Tuesday, November 19, 2013

Unbreakable (2000)(Spoiler Review)

**This review contains spoilers**

Elijah Price (Samuel L. Jackson) was subjected to a life of loneliness and misery after an abnormal birth. Frightened at the sight of her broken baby, Elijah’s mother (Charlayne Woodard) learns the truth about Elijah’s crippling condition: Elijah suffers from a rare (and potentially fatal) degenerative bone disease. As a child, Elijah receives the nickname “Mr. Glass.” Elijah chooses a life of seclusion out of fear for more broken bones, but Elijah’s mother puts an end to her son’s self imposed exile from the outside world by promising him a new comic book every week. The catch? Elijah must go outside, and pick up the comic book under a park bench.

As an adult, Elijah owns and operates Limited Edition,  a gallery featuring comic book art. Out of paranoia and a devoted mission to locate his counterpart, Elijah embarks on a mission to find a real life superhero. Elijah’s search leads him to David Dunn (Bruce Willis), an ex football star, who chose a life as a security guard after a near fatal car accident in his twenties. David’s wife, Audrey (Robin Wright) and David’s son, Joesph (Joseph Treat Clark) have different reactions to Elijah’s beliefs of David being a superhero. As a young child, Joesph is awestruck at the possibility of his father being a real life superhero. On the flip side, Audrey believes Elijah is a lonely and bitter man, who views David as a reason to fill the many voids in his life.

David tries to balance a troubled relationship with Joesph, a broken marriage with Audrey, and the puzzling dilemma of being the sole survivor in a horrific train accident, while deciphering Elijah’s riddles about the supernatural and the unknown. David is left with two options during his journey towards the truth. He can ignore Elijah’s proclamations, or David can take a chance to test Elijha’s theories by assuming the identity of an anonymous crime fighter……..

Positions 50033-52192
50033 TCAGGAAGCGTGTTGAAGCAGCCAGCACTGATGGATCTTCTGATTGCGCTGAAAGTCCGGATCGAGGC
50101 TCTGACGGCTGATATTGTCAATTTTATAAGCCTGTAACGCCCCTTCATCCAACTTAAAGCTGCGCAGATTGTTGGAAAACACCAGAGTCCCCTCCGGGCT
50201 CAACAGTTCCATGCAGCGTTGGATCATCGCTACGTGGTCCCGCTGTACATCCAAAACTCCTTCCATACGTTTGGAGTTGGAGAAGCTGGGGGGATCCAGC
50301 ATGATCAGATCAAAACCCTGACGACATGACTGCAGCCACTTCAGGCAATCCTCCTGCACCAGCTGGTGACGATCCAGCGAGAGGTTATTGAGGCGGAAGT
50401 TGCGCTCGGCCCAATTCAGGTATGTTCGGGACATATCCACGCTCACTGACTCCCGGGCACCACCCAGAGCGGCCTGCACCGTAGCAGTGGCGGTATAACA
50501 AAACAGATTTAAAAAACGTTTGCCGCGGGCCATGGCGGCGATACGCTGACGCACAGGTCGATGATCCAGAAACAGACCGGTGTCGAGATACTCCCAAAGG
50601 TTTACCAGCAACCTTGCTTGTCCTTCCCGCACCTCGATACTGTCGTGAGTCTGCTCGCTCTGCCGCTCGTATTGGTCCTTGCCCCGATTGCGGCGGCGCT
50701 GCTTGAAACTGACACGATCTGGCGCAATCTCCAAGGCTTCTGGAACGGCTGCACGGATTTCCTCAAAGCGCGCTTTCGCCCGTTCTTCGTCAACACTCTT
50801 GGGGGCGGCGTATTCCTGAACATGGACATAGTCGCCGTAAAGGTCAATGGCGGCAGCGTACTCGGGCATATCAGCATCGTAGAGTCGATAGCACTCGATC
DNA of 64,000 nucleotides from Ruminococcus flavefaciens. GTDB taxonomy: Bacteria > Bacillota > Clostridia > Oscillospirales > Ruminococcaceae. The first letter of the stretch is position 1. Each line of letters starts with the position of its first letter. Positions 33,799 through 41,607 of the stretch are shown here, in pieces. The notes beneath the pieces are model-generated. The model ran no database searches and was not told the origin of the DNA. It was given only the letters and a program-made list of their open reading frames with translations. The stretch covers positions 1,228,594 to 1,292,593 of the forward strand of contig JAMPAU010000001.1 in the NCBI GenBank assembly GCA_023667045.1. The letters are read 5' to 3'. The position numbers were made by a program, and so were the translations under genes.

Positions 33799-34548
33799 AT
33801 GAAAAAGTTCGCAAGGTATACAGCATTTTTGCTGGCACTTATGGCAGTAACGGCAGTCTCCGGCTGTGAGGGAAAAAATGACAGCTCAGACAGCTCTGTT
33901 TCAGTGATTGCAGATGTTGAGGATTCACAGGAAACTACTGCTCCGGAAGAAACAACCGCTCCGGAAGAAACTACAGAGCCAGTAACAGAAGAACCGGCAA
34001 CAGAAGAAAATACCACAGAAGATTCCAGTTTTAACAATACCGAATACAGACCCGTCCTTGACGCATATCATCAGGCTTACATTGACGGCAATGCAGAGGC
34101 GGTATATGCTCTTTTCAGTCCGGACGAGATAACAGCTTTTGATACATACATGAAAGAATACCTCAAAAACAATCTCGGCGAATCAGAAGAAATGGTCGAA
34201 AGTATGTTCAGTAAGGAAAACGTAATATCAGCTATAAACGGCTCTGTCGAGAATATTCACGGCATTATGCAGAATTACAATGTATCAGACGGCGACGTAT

When it comes to the acting department, the chemistry between Samuel L. Jackson and Bruce Willis is the driving force, without a doubt. Character wise, they’re perfect foils for each other. Willis’ Dunn is this Average Joe, who’s content with his normal life as a security guard at a football stadium. But Jackson’s Elijah is this eccentric and jaded man, who pushes Dunn to go the extra mile, and find the answers to the curious questions that continue to plague his life. As far as the quality for Willis/Jackson collaborations go, I still believe we all witnessed the best from these two in Die Hard With A Vengeance, but the tandem of Elijah and David is a forced to be reckoned with.

So, is David Dunn a real life superhero? Well, through a serious of tests (including Joseph testing David’s limits on a bench press in the garage by adding more weights with each set) and teasing, we get the answer we’ve been waiting for towards the end of the film. Dunn takes a chance to test his powers by saving the victims of a home invasion. Although, David runs into a BIG problem, when he encounters his only true weakness: Water. David is drowning in the victim’s pool, but he’s rescued by the children at the last second. David returns to catch the killer in a chokehold. The killer struggles to break free, but David’s super strength is too much for him, and Dunn is able to kill the perpetrator……but it’s not over yet.